It's not a bad little crag, but judging by the vegetation, not climbed on that much. The main routes were clean enough though. We started with The Corner (Severe ***), Carmen kindly offering me the lead when she saw how steep it was. An excellent route, which would be top end HS anywhere other than Northumberland. Next Carmen led The Arete, a nice Diff (more like boldish VDiff), then it was my turn again with Lichen Wall, allegedly VDiff. This turned out to involve about 5m of unprotected climbing up a slightly overhanging wall on ever-shrinking holds, and by the line described in the book would be at least VS 4b, probably harder. I took a line slightly further left, which was less steep, with bigger holds, and allowed some side runners to be placed, but still felt VS 4b. Finally, I led Holly Tree Wall (Severe *), which would be a good route (with a hard jamming start, maybe S 4c) if it weren't for the fact that the ledge at the top had been recently vacated by nesting ravens, so the rock was mainly white and smelly.

The only remaining routes were a 3 pitch Severe traverse (which we didn't fancy as the 'best' pitch led through the deepest section of guano), or were VS and above, which given the harsh grading we didn't fancy risking. But by now the sun was out, so we stopped off at Simonside North on the walk back. Carmen led Innominate Crack (VDiff **) a nice route and amazingly the grade was right. After I'd spent an age repeatedly failing to work out the crux move of Flake Corner (MVS 4c*) before retreating ignominiously, we finished with a quick ascent of Great Chimney, a brilliant 3-star Diff.

Sunday's weather was much better – bright sun with just enough breeze to keep the midges off, so we headed for Crag Lough, a fine crag on the Whin Sill buttresses immediately below Hadrian's Wall. Despite the weather, the fantastic views, and the large number of multi-starred routes at VS and below, we had the entire crag to ourselves until about 5pm when 2 other pairs arrived. We'd hopped to have a look at the classic HS's of Main Wall and Great Chimney, but a nesting kestrel made it clear that our presence wasn't welcome, so we stayed well clear of that part of the cliff!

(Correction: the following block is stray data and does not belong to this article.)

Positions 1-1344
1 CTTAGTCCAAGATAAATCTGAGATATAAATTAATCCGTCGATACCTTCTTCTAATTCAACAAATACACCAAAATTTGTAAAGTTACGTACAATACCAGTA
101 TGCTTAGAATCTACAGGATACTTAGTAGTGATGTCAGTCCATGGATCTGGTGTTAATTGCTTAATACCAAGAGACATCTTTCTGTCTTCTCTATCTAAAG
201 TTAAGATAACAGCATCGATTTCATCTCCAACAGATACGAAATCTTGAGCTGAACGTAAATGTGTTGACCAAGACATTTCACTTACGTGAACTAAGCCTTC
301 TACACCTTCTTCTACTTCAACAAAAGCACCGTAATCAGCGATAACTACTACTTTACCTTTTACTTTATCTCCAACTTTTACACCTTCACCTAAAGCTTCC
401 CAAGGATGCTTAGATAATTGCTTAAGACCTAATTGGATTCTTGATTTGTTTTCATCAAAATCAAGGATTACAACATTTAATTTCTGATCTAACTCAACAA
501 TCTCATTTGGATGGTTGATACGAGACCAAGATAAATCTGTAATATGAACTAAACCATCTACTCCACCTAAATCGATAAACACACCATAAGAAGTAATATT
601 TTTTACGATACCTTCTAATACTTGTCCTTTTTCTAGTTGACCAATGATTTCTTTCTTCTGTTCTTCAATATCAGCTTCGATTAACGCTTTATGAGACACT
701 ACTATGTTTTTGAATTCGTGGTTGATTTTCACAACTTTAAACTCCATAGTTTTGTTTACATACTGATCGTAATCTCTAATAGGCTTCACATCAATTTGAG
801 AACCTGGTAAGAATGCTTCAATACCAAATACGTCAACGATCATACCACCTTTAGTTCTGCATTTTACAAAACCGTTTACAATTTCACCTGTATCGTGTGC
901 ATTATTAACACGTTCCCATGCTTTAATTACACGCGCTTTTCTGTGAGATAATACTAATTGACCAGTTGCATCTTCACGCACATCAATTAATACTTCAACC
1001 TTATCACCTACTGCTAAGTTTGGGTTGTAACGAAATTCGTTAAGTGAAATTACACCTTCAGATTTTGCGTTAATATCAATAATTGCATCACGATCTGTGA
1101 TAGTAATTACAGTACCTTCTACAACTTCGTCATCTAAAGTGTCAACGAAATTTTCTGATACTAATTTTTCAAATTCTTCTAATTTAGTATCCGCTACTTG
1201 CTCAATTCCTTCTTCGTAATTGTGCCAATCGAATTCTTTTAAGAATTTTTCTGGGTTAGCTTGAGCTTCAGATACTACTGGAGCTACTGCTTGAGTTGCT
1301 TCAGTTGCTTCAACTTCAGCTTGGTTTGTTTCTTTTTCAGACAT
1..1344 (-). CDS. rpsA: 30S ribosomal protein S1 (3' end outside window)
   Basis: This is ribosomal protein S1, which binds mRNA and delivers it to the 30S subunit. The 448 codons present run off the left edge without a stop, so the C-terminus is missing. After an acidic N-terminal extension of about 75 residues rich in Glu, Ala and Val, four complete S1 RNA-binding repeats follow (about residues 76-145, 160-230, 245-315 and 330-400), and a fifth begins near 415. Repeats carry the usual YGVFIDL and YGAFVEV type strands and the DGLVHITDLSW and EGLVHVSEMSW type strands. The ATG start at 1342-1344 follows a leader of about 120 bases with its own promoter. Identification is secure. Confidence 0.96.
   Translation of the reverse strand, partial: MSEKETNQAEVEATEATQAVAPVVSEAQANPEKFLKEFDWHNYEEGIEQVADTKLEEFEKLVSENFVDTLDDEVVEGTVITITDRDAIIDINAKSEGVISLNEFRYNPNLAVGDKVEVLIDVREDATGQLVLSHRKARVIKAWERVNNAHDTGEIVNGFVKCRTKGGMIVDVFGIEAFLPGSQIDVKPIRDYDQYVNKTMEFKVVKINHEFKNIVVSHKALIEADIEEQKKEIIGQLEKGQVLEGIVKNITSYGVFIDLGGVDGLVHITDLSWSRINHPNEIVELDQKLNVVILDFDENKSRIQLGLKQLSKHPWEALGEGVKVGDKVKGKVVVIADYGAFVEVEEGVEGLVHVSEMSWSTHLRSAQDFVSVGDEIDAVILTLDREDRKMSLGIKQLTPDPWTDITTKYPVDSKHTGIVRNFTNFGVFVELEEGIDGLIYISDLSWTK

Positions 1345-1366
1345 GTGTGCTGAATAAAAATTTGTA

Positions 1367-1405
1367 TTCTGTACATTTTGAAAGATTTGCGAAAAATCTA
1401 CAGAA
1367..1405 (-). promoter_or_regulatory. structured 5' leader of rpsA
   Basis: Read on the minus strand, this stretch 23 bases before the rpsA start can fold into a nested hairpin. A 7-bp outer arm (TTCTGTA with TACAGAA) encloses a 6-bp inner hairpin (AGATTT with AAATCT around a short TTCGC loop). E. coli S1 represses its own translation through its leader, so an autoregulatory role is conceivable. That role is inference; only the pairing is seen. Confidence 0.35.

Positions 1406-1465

Once again the guidebook grades bore little resemblance to the actual difficulty. Routes climbed:
– Spuggie's Gully (VDiff **). A fine lead by Carmen up steeper-than-they-looked cracks, passing nesting jackdaws (sorry) on the way.
– Raven's Tower (MVS 4b ***). My lead, that rarest of beasts an overgraded Northumbrian route. It deserved all of its stars though.
– Tarzan's Mate (VDiff **). Carmen again, and a return to reliable Northumberland sandbaggery. Probably (H)S 4b, but at least the gear was good.
– Hadrian's Buttress (Severe ***). This one took a while! I spent ages working out how to leave the ground, and then higher up I met another impasse that took another aeon to solve. A classic route, but definitely VS 4c!

Finally we wandered along to Peel Crag, a continuation of Crag Lough, where I led Sunset (MS ***). I'd already done this on our previous visit (7 years ago!), and it was just as good as I remembered it – thoroughly recommended to anyone, whatever grade you climb at (unless it's Mild Severe or below, as this one is really a tricky severe, especially the start).